More than four decades ago, when Pierre Trudeau invoked the War Measures Act, he had this to say:
"I am confident that those persons who unleashed this tragic sequence of events with the aim of destroying our society and dividing our country will find that the opposite will occur. The result of their acts will be a stronger society in a unified country. Those who would have divided us will have united us."
Almost half a century later, we Canadians find ourselves at a remarkably similar juncture. The events on Parliament Hill have unseated our perception of security, aroused a sense of national solidarity, and stirred our country's collective consciousness.
As a Canadian abroad, I was rather surprised yesterday to find many of my American peers similarly arrested by the events in Ottawa. It was not immediately obvious why this was the case, as deadlier events happen with numbing regularity across the world, and indeed, the United States. Yet there was something here that seemed particularly troubling.
Just a few hours after the news emerged, Roger Cohen at The New York Times tweeted, "When Canada goes, it's all over." But while his statement was pithy, it was also wrong. Canada has not gone anywhere, and the process of healing has only begun.
Confronted with the senselessness of this tragedy, and given how many details have yet to emerge, understanding the implications of this horrific act is difficult. But it seems clear that this is more than merely an issue of national security -- it is an issue of national identity. Rarely have Canadians so acutely felt a sense of collective loss. But today, the entire nation mourns, for we have lost more than a soldier's life. We have lost faith that the pluralism of our society could immunize us against violence of ideology.
For many Canadians, myself included, this comes as a shock. There was always a certain otherness to the horrors that dominated the news cycle south of the border, a sense that while real, it could never happen on home turf. Sadly, this is manifestly no longer the case -- and the Canadian polity is unsurprisingly, unsure of how to react. Seizing on this hesitancy, many have told us that "this changes everything." But it needn't. It mustn't.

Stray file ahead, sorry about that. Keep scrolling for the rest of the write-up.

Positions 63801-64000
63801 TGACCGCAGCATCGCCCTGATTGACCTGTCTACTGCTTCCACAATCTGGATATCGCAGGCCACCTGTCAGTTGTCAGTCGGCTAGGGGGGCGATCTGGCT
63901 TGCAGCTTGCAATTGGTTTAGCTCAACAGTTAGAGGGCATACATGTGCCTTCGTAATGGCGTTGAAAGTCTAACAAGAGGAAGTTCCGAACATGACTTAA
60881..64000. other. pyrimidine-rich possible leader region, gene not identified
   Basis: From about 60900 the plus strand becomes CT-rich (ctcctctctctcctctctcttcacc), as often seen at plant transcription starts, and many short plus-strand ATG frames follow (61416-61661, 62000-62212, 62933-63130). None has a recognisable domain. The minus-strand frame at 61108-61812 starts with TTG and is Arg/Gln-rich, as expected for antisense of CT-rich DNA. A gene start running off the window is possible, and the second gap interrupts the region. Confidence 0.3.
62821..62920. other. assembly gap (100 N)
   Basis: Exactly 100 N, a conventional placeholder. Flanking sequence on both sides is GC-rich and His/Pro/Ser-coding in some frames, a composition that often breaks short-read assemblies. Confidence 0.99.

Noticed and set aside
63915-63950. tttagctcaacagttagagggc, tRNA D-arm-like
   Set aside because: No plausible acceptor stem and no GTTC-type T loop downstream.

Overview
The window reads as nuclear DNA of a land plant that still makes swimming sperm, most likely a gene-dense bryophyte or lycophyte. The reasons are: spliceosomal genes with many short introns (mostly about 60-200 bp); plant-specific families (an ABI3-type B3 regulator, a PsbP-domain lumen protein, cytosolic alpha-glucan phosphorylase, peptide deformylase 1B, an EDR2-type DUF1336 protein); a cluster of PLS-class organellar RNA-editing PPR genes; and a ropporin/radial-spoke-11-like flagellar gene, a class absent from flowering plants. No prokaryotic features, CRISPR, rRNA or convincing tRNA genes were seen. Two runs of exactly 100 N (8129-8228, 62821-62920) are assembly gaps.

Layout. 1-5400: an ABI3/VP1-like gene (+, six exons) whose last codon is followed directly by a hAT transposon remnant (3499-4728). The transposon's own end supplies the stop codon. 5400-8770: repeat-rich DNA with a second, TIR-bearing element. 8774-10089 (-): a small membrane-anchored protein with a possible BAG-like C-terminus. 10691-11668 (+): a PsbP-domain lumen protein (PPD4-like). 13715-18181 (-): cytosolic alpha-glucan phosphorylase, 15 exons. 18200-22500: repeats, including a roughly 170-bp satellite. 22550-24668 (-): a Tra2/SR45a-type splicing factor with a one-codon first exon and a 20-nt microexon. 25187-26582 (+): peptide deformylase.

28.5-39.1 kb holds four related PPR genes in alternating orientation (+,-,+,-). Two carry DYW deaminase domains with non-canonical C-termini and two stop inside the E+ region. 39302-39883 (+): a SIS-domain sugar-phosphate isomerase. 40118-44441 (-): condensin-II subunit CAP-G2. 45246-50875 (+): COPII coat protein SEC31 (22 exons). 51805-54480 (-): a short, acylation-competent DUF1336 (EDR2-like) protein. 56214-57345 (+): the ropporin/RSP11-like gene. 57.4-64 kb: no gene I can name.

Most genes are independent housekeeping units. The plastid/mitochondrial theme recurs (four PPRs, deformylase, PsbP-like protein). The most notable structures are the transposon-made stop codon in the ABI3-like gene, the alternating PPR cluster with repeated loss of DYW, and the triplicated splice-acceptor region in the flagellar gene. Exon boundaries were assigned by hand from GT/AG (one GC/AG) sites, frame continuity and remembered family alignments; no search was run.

The easy thing to do is to respond to this tragedy with anger, rashness, and xenophobia. Already, some pundits have found a way to politicize these events -- to call for a barricading of public spaces, a reform of the gun registry, and a military presence on the Hill. All of these things may indeed be sorely needed. But they are beside the point.
Throughout our nation's history, and to this very day, Canadians have enjoyed remarkable freedoms -- in a post 9/11 landscape, the vast majority of our public spaces remain blessedly unencumbered by the strictures of institutionalized security. Nowhere is this more evident than at Ottawa's Centre Block, where visitors still walk right through the front doors. Compare this to the U.S. Capitol, where the visitor entrance is housed in a separate structure entirely, an underground bunker sequestered from the chambers of political decision-making.
Our politicians still interact with us. Unlike their American counterparts -- they don't travel behind the tinted glass of political convoys, nor are they typically attended by beefy security escorts. Rather, they're flipping burgers at the neighbourhood barbeque, posing for pictures with our over-eager dogs, and walking themselves home to the building right next door. That is how we do politics in Canada, and it's something worth holding on to. Corporal Cirillo died yesterday defending the sanctity and openness of our public spaces. We must now continue the fight -- upholding and affirming the very ideals for which he made the ultimate sacrifice.
Three years ago, another late Canadian politician gave us words that seem more prescient now than ever. Jack told us that "Love is better than anger. Hope is better than fear. Optimism is better than despair." So in his timeless wisdom, let us be loving, hopeful, and optimistic as we navigate the inevitably difficult days to come. He and Trudeau would have wanted it that way.
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